Neil – Deserted Road Productions have some really exciting projects in the works including the second horror film I’ve written called George which will hopefully build on the success we have had with 6 Seconds To Die and Chestwyrm. I really don’t want to give too much away and spoil the surprise but to say George is a cross between Norman Bates and Mr Bean is probably the best way to explain him. We always like to add a little twist and keep people guessing with our films and I think George will continue that approach. Hopefully we will have George ready to release by the end of the summer and we’ll make sure UK Horror Scene are one of the first to see it.

Gary – Yes we have a few! As for horror we have started working on a short written by Neil called George. While not going into great detail there will be some amazing acting and just a little bloodshed! We are currently talking about two larger horror projects but really are just ideas for development at the moment and while not a horror project we are currently filming a hard hitting gritty drama called Consequence, a story revolving around the world of drugs and what consequences are unleashed for those involved…. Exciting times for all of us!

UKHS- Thanks guys and good luck with ‘George’ and ‘Consequence’. Keep up the great work!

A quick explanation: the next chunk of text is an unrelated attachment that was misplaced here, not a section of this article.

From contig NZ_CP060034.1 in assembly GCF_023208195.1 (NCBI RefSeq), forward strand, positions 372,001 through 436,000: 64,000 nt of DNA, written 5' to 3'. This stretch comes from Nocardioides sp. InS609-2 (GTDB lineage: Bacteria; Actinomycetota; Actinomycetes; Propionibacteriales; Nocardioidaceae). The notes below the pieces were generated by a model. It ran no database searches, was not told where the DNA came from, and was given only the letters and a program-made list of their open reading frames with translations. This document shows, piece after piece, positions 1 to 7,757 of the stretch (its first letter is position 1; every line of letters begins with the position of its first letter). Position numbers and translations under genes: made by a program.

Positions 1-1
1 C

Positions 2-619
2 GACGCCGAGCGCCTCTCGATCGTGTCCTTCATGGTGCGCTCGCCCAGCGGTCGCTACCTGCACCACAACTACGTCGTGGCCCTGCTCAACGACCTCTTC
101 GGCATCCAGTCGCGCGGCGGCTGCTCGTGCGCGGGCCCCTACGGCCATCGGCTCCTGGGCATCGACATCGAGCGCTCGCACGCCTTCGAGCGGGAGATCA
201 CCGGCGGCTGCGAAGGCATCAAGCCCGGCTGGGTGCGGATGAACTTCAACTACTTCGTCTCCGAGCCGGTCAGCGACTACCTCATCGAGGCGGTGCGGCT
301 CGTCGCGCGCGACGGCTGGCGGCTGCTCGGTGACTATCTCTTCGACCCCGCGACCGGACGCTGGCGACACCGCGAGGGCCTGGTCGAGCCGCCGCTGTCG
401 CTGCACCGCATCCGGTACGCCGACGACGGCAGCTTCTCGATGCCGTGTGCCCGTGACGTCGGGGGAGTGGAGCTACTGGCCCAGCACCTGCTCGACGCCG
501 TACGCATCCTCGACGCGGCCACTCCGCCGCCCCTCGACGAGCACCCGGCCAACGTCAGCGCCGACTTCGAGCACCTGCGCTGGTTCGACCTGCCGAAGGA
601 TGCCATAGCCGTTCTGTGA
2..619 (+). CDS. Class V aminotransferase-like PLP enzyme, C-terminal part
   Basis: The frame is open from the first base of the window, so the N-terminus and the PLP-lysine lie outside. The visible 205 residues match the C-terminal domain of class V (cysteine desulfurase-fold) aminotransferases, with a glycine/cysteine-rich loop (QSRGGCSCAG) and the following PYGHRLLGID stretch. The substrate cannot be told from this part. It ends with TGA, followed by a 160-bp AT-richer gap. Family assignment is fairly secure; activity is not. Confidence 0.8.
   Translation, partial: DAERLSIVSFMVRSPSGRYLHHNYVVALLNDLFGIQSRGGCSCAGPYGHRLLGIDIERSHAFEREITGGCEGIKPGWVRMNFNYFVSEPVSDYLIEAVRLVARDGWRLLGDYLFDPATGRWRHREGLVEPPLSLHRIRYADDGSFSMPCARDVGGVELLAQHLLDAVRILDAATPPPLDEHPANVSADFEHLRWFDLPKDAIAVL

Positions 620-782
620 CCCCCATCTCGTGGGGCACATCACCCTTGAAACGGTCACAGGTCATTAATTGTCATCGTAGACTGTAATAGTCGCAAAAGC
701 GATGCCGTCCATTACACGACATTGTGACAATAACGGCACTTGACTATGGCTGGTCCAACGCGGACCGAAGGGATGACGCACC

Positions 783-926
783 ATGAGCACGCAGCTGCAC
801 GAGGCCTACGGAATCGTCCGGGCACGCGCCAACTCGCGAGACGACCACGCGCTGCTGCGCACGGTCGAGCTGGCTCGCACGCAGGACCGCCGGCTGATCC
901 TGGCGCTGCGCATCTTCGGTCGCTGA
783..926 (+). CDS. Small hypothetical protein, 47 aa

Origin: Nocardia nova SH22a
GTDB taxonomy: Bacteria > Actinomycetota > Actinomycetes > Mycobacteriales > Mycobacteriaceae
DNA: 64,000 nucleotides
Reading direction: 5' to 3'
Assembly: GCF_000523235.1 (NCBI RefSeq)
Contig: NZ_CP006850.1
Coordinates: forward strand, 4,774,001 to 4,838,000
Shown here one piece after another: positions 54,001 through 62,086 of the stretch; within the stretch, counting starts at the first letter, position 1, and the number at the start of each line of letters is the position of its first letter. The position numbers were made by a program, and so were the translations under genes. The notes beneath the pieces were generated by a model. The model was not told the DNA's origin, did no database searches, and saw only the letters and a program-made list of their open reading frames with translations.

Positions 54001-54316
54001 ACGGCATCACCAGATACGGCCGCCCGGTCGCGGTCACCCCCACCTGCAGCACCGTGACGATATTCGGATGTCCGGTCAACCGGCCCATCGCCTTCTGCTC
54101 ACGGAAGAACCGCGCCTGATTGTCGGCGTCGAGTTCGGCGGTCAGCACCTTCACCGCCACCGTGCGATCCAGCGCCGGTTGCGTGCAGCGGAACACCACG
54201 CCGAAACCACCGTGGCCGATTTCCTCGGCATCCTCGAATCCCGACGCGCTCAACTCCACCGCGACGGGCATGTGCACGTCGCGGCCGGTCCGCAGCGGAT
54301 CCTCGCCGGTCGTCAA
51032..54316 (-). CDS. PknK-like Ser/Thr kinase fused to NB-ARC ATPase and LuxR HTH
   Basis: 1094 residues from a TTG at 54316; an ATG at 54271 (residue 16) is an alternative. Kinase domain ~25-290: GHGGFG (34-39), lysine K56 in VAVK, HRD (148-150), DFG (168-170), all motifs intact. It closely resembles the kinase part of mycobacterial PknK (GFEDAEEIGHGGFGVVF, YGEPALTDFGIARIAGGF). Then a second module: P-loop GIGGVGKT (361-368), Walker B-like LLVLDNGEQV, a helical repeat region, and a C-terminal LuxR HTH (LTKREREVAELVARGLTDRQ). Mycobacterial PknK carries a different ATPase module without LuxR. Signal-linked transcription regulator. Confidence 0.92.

For more info on Gary & Neil and their projects please check the links below.

www.pixelperfectionmedia.co.uk

www.desertedroadproductions.co.uk

Deserted Road Productions FACEBOOK PAGE

 

Dean Sills

About Dean Sills

Dean Sills is a professional freelance writer and actor from England. He has written for a number of magazines and Newspapers including Down Your Way, Cinema Retro, Elvis Presley Fan Club magazine, F1 Racing, Barnsley Chronicle, Awesome online magazine plus many more. He was also a Newspaper Correspondent for the former, Dearne Courier and ran his own Quiz of the Week each week inside the newspaper along with a cartoon. His acting credits can be found on IMDb http://www.imdb.com/name/ nm5088823 and he recently worked on the new Indie Horror film "Blaze of Gory" in which he had a bit part with a nice few lines of dialogue.